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Child of Storm H. Rider Haggard

XIII. Umbelazi The Fallen

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We were charging now--and oh! the awful and glorious excitement of that charge! Oh, the rush of the bending plumes and the dull thudding of eight thousand feet! The Usutu came up the slope to meet us. In silence we went, and in silence they came. We drew near to each other. Now we could see their faces peering over the tops of their mottled shields, and now we could see their fierce and rolling eyes.

Then a roar--a rolling roar such as at that time I had never heard: the thunder of the roar of the meeting shields--and a flash--a swift, simultaneous flash, the flash of the lightning of the stabbing spears. Up went the cry of:

"Kill, Amawombe, kill!" answered by another cry of:

"Toss, Usutu, toss!"

After that, what happened? Heaven knows alone--or at least I do not. But in later years Mr. Osborn, afterwards the resident magistrate at Newcastle, in Natal, who, being young and foolish in those days, had swum his horse over the Tugela and hidden in a little kopje quite near to us in order to see the battle, told me that it looked as though some huge breaker--that breaker being the splendid Amawombe--rolling in towards the shore with the weight of the ocean behind it, had suddenly struck a ridge of rock and, rearing itself up, submerged and hidden it.

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At least, within three minutes that Usutu regiment was no more. We had killed them every one, and from all along our lines rose a fierce hissing sound of "S'gee, S'gee" ("Zhi" in the Zulu) uttered as the spears went home in the bodies of the conquered.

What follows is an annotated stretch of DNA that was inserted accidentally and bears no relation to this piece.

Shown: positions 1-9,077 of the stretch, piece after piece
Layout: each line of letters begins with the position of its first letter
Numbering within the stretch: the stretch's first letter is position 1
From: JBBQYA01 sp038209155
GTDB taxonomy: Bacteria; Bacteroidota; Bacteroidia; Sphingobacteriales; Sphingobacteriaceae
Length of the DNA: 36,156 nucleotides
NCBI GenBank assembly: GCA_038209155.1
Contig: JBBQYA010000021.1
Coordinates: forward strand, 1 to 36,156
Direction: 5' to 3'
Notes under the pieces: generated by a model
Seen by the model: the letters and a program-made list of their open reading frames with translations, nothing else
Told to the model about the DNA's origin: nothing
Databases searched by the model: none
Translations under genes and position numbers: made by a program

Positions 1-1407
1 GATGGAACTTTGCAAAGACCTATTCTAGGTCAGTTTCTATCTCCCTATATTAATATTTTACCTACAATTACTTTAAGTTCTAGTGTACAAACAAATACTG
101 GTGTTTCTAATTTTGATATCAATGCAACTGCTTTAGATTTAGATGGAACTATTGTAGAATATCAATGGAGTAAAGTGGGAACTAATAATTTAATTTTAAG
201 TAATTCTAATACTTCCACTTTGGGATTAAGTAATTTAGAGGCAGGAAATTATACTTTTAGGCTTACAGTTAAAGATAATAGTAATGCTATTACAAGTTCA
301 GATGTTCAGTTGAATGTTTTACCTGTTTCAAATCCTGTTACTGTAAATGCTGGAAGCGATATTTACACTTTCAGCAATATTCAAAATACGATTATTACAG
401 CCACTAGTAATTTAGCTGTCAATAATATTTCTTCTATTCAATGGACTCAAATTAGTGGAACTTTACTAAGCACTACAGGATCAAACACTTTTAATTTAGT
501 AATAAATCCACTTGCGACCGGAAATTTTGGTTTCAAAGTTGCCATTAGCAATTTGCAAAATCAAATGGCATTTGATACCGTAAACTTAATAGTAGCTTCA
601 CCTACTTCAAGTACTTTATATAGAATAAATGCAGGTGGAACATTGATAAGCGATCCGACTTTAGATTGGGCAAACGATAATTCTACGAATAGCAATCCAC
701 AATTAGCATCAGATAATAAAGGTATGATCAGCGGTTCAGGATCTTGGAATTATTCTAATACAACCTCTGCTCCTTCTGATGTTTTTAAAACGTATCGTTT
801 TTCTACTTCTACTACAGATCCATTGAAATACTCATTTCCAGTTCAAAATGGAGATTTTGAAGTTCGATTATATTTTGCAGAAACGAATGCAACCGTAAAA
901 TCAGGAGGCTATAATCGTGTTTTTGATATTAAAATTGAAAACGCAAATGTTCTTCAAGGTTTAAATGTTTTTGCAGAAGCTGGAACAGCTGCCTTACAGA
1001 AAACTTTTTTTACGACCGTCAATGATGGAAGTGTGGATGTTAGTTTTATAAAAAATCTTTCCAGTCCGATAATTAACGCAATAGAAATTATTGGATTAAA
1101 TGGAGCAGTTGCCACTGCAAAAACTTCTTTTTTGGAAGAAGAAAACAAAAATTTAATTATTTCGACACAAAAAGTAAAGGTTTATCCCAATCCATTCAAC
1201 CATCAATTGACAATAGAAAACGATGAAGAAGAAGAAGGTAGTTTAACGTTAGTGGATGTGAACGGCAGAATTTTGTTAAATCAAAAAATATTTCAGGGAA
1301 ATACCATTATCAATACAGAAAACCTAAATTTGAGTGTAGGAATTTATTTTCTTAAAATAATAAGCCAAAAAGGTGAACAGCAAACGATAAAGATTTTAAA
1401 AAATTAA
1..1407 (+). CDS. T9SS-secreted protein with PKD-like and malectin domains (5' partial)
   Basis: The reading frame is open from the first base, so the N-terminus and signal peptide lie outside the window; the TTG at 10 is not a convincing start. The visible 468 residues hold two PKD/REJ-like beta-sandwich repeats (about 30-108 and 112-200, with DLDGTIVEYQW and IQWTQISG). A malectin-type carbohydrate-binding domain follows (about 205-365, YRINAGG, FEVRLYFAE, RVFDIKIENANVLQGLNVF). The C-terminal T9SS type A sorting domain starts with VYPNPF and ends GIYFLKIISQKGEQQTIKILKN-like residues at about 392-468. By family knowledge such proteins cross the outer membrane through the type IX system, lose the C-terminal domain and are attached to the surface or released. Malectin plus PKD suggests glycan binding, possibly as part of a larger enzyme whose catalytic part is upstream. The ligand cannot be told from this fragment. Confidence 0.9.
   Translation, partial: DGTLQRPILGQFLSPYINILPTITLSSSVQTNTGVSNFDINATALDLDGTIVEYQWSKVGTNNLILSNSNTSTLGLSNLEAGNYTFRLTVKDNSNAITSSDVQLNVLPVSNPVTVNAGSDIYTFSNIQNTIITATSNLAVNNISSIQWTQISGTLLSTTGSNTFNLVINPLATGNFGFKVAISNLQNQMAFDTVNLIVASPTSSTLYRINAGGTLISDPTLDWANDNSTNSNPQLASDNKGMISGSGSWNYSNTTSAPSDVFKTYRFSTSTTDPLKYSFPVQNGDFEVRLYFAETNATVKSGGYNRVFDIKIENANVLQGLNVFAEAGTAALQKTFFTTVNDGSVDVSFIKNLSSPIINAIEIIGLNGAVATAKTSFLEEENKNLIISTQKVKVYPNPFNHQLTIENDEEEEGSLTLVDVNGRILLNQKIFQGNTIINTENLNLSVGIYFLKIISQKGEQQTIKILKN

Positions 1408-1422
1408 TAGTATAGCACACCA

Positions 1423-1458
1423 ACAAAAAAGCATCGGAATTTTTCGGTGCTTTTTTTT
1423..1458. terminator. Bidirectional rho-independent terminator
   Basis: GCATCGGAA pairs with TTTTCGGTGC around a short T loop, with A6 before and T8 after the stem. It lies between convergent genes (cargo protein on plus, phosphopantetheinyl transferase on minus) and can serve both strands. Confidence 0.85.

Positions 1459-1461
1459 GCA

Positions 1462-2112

That regiment had gone, taking nearly a third of our number with it, for in such a battle as this the wounded were as good as dead. Practically our first line had vanished in a fray that did not last more than a few minutes. Before it was well over the second Usutu regiment sprang up and charged. With a yell of victory we rushed down the slope towards them. Again there was the roar of the meeting shields, but this time the fight was more prolonged, and, being in the front rank now, I had my share of it. I remember shooting two Usutu who stabbed at me, after which my gun was wrenched from my hand. I remember the melee; swinging backwards and forwards, the groans of the wounded, the shouts of victory and despair, and then Scowl's voice saying:

"We have beat them, Baas, but here come the others."

The third regiment was on our shattered lines. We closed up, we fought like devils, even the bearer boys rushed into the fray. From all sides they poured down upon us, for we had made a ring; every minute men died by hundreds, and, though their numbers grew few, not one of the Amawombe yielded. I was fighting with a spear now, though how it came into my hand I cannot remember for certain. I think, however, I wrenched it from a man who rushed at me and was stabbed before he could strike. I killed a captain with this spear, for as he fell I recognised his face. It was that of one of Cetewayo's companions to whom I had sold some cloth at Nodwengu. The fallen were piled up quite thick around me--we were using them as a breastwork, friend and foe together. I saw Scowl's horse rear into the air and fall. He slipped over its tail, and next instant was fighting at my side, also with a spear, muttering Dutch and English oaths as he struck.

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Child of Storm
H. Rider Haggard

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